Small Business accounting & Consulting

If you're just starting a business or looking to save time and money, we can support you with accountancy, virtual office services and bespoke financial consulting services.

Are you just starting or already operating?

Services tHAT Help you start, operate & Grow Your Business

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Contractor Accounting Start Bundle Notepad

Start Bundle

From £50/mo

Free company registration, tax-efficient pay roll and free accounting software to track your expenses and invoice your clients.

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Contractor Accounting Expand Bundle Rubiks Cube

Operate Bundle

From £95/mo

Dedicated personal accountant, accounting software, all VAT and annual company filings and self assessment included.

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Contractor Accounting Grow Bundle Megaphone

Grow Bundle

From £125/mo

Professional address, pro-active reviews with dedicated accountant, all filing requirements, and self assessments for two directors.

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Contractor Accounting Laptop

Outsourced Finance Function & Consulting

Enquire for Pricing

We combine a deep knowledge of small business accounting with a premium consulting service to build a bespoke package of support for your accounting, cashflow, profitability and financial strategy.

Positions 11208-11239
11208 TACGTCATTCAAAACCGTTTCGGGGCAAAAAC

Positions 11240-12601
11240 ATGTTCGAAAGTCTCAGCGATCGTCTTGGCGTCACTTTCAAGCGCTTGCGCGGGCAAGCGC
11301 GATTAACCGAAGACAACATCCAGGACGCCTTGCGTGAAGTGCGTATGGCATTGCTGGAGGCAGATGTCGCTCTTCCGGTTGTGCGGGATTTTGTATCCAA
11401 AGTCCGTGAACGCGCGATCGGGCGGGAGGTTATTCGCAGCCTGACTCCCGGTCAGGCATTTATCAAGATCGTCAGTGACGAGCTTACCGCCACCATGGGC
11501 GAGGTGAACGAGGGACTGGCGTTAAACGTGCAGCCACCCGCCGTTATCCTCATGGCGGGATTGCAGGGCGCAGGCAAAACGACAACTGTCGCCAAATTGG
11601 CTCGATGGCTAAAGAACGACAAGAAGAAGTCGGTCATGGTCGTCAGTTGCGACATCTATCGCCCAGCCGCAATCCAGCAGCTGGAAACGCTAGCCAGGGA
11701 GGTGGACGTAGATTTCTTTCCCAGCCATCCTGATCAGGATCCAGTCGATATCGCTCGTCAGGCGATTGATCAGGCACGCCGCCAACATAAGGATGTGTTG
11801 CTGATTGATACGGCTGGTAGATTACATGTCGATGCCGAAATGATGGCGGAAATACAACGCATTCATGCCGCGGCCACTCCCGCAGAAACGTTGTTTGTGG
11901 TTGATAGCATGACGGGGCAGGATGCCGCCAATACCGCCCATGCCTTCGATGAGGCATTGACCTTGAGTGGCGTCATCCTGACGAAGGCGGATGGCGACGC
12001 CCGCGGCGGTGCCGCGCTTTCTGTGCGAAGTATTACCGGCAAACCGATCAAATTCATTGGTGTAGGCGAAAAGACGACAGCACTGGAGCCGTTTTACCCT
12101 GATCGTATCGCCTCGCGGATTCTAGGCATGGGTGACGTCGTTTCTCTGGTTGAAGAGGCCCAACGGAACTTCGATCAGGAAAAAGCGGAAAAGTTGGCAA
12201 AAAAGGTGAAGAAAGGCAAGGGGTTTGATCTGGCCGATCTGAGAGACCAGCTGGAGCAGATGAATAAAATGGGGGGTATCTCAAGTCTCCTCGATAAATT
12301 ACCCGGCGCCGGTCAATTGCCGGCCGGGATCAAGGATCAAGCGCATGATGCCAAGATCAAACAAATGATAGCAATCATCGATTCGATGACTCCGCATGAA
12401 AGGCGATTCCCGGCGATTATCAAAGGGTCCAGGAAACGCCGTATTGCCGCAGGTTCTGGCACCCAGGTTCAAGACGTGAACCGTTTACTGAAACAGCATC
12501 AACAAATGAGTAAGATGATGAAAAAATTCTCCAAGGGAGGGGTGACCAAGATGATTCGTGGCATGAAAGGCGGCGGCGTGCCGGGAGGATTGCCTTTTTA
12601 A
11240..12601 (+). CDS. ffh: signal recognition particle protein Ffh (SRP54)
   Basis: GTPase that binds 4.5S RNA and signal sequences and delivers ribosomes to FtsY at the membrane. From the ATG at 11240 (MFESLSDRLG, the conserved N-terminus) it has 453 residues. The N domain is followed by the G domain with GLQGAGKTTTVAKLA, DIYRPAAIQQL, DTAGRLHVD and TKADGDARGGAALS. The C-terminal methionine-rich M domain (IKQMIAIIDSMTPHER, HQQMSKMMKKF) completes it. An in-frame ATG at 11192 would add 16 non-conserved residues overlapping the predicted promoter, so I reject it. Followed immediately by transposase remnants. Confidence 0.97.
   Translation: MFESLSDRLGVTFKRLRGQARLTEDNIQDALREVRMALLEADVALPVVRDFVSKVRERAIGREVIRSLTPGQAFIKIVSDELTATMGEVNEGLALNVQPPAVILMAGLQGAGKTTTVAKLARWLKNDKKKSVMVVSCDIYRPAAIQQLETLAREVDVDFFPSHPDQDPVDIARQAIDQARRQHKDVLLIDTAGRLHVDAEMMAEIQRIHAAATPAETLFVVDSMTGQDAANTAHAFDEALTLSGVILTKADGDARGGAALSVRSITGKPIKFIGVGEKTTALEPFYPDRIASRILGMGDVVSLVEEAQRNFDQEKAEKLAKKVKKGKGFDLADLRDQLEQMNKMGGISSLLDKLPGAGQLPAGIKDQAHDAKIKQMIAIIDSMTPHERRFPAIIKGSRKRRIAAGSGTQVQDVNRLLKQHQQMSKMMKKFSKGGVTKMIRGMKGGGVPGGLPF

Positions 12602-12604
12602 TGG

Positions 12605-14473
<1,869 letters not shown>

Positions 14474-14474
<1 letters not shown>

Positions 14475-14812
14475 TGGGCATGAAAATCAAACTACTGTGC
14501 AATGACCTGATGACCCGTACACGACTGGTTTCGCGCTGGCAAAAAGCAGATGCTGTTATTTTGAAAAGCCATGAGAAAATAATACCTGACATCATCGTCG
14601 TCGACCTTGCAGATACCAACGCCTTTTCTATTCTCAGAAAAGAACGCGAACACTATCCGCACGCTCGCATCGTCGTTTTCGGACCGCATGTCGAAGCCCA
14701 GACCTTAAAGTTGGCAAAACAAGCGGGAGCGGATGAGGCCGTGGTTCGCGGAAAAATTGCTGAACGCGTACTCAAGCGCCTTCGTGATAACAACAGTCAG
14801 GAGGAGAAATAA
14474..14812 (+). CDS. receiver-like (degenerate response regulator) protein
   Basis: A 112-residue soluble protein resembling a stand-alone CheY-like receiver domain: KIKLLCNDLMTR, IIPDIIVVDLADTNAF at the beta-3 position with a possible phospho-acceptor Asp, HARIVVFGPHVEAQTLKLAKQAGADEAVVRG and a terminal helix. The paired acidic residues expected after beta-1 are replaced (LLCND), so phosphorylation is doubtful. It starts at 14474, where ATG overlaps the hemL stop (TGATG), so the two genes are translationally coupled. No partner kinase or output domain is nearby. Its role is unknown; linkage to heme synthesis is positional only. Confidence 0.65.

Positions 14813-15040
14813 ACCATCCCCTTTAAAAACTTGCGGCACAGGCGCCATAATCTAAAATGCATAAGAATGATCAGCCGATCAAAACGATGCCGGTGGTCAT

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Business Accounting Consultation


Advice on getting started, switching your accounting provider or outsourcing your finance operations.

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Features & FAQ's

Package Features







Company Registration

Accounting Services

Personal tax

Pro-active accounting services

Virtual Office & Virtual Services

Partner Services

Day to day support

Outsourced Finance Function & Financial Consulting

We combine a deep knowledge of small business accounting with a premium consulting service to build a bespoke package of support for your accounting, cashflow, profitability and financial strategy.

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What Accounting Software do you Support?

We support all mainstream accounting software - Xero, QuickBooks and FreeAgent. We also provide our own free accounting software through a partnership with Pandle.

Our software comes with an Android and iOS app and also provides integrated bank feeds to automatically pull in all of your transactions. Read more about Pandle below.

Pandle Accounting Software
How is Forma Different?

Dedicated Accountants
We make sure you get a named qualified accountant that understands you and your business. There's no middle men, inefficient communications or misunderstandings with support teams.

World-Class Technology
We use the best technology on the market to provide an integrated, efficient and customer focused operating model. We don't have to worry about legacy systems and how much duck tape we have.

Premium Partnerships
We try and test all our partner services for value, onboarding times and service quality. We offer partner services that we genuinely think are the best in the market.

Built by Contractors for Contractors